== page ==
Plans to remove the roof and add three storeys to a protected 19th-century house in Dún Laoghaire as part of a build-to-rent scheme are to be subject to a public planning hearing in a rare move by An Bord Pleanála.
Ted Living Ltd last year applied for permission for 146 rental-only apartments in blocks up to eight storeys on the old Tedcastles Yard industrial site, opposite the town's west pier, using the Strategic Housing Development (SHD) fast-track system.
The site includes Dun Leary House, a distinctive yellow-brick detached four-storey house dating from the 1870s, built for the original owner of the adjoining coal yard.
Ted Living sought permission in 2020 to demolish the house as part of plans for 161 build-to-rent apartments, but later withdrew the application.
The new plans would see the “refurbishment” of the house, the company said. However, there would also be a partial removal of original walls and floors, the removal of the roof, and the construction of apartments above the existing building.
The Dún Laoghaire-Rathdown County Development Plan requires the house “be retained in situ and renovated” in any future development of the site. Councillors last year also voted to add the building to the Record of Protected Structures (RPS), despite opposition from representatives of the developers who said the building did not merit inclusion and the RPS “should not be used as a blunt tool to inhibit potential development”.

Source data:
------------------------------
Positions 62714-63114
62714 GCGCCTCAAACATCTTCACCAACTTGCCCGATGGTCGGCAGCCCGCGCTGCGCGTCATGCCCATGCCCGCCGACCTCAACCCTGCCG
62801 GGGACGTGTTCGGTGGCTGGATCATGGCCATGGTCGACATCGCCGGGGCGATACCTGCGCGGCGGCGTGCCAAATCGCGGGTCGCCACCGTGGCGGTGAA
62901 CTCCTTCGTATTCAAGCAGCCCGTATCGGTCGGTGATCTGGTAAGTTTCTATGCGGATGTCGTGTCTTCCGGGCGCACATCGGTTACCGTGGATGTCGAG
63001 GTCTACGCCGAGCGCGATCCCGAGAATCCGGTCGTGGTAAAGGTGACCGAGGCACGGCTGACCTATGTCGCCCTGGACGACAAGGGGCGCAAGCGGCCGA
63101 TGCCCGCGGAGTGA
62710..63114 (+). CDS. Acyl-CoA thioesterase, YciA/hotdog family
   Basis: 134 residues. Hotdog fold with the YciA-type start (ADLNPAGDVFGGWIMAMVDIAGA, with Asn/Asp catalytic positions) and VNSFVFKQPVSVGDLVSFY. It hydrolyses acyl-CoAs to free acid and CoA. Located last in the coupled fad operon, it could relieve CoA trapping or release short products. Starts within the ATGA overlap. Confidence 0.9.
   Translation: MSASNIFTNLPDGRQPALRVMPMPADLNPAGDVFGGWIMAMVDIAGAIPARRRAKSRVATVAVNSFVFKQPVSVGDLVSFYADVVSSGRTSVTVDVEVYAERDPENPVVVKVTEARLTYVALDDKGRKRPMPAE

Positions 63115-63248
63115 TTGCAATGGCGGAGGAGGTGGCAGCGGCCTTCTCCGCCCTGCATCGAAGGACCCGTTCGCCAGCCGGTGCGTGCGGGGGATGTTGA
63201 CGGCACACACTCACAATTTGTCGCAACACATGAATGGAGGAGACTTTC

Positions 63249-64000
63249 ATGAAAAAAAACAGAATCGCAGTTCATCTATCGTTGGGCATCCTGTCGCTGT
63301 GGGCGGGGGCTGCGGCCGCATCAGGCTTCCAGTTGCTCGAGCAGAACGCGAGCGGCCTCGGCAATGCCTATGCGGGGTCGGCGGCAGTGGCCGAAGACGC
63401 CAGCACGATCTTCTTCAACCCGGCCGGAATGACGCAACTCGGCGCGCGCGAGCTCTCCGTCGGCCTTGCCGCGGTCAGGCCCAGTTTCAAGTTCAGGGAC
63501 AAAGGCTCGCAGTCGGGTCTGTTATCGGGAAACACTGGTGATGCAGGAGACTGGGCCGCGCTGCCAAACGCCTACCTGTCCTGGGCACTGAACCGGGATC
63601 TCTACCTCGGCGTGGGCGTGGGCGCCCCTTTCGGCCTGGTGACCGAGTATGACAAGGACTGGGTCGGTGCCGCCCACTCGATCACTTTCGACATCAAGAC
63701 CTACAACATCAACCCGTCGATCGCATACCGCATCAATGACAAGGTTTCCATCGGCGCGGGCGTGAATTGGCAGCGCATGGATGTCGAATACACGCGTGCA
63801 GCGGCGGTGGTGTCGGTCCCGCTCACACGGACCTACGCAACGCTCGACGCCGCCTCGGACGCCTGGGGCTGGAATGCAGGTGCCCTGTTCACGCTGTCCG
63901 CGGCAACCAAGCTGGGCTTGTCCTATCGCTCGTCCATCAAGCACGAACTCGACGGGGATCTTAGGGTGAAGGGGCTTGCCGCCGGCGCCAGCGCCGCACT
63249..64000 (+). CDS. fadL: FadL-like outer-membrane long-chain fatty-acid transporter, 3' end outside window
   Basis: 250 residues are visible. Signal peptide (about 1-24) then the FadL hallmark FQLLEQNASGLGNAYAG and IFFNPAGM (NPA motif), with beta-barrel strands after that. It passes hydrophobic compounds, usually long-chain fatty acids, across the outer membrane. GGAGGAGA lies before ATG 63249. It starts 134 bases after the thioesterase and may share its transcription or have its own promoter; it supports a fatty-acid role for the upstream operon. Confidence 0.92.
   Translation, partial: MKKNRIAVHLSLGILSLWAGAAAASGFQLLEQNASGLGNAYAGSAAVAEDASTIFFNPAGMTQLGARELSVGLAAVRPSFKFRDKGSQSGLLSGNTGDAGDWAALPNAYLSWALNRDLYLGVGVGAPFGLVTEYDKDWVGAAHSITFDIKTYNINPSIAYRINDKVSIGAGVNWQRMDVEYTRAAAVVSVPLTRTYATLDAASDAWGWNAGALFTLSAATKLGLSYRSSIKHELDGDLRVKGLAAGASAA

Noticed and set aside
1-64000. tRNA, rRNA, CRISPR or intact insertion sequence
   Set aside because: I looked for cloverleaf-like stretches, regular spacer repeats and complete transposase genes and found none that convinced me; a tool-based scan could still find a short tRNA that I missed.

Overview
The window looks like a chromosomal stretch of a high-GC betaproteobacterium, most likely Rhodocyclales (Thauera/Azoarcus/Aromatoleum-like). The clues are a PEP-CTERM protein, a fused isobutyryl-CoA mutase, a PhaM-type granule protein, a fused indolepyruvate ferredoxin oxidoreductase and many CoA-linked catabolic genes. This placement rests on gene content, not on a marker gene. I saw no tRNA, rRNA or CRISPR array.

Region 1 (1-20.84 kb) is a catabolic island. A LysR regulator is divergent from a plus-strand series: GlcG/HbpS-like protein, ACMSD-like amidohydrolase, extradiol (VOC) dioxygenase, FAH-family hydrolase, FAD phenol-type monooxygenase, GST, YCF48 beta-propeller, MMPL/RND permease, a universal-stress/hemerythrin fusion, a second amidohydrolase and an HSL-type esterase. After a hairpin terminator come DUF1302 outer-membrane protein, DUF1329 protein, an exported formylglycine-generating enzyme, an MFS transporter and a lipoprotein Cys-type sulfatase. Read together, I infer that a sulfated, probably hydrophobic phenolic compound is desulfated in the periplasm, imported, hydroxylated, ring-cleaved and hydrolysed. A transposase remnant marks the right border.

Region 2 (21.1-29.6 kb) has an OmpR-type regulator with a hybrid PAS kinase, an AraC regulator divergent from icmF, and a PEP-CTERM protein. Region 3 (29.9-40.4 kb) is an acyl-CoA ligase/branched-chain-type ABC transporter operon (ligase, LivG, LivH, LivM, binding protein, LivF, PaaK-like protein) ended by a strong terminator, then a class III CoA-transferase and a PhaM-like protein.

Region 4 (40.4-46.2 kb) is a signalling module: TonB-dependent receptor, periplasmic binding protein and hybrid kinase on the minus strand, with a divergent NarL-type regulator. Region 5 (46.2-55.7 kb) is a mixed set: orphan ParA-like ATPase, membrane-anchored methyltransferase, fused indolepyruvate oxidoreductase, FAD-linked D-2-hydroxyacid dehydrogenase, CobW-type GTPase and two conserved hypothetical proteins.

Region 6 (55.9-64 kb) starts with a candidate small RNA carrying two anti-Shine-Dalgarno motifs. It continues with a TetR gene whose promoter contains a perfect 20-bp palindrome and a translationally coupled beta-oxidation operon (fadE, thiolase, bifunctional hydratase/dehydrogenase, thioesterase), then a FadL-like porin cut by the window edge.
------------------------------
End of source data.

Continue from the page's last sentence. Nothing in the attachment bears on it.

The planning board has decided to hold an oral hearing next month specifically on the “treatment of the proposed protected structure”.
Independent Senator Victor Boyhan, who proposed the protection of the house in 2016, said the decision to hold a hearing underlined the significance of the building. "It is still my strong view that Dun Leary House is a protected structure and that status must be fully protected in line with the wish of the elected members of the council."
The company did not responded to requests for comment.
Under the SHD process, applications for large-scale residential schemes were made directly to the board, instead of local authorities, to speed up development of homes. The system was scrapped early this year, but a number of applications are still making their way through the process.
To avoid delays, a planning hearing on an SHD application would require “special circumstances”, the board said, and would “only be held in very rare cases”.
In this case it said it was proceeding with the hearing due to the “extensive removal of original fabric internally and the removal of the roof form” of the house.
The board noted the proposed work would see the “introduction of extensions that have the potential to overwhelm the existing structure”. The applicant was asked to justify the roof removal and “the appropriateness” of building additional floors above it.
The board has also asked the applicant to address the possibility of retaining and repurposing some original features inside the house and reinstatement of others. It has also asked for evidence that retaining the house in residential use, instead of turning it into offices, had been considered.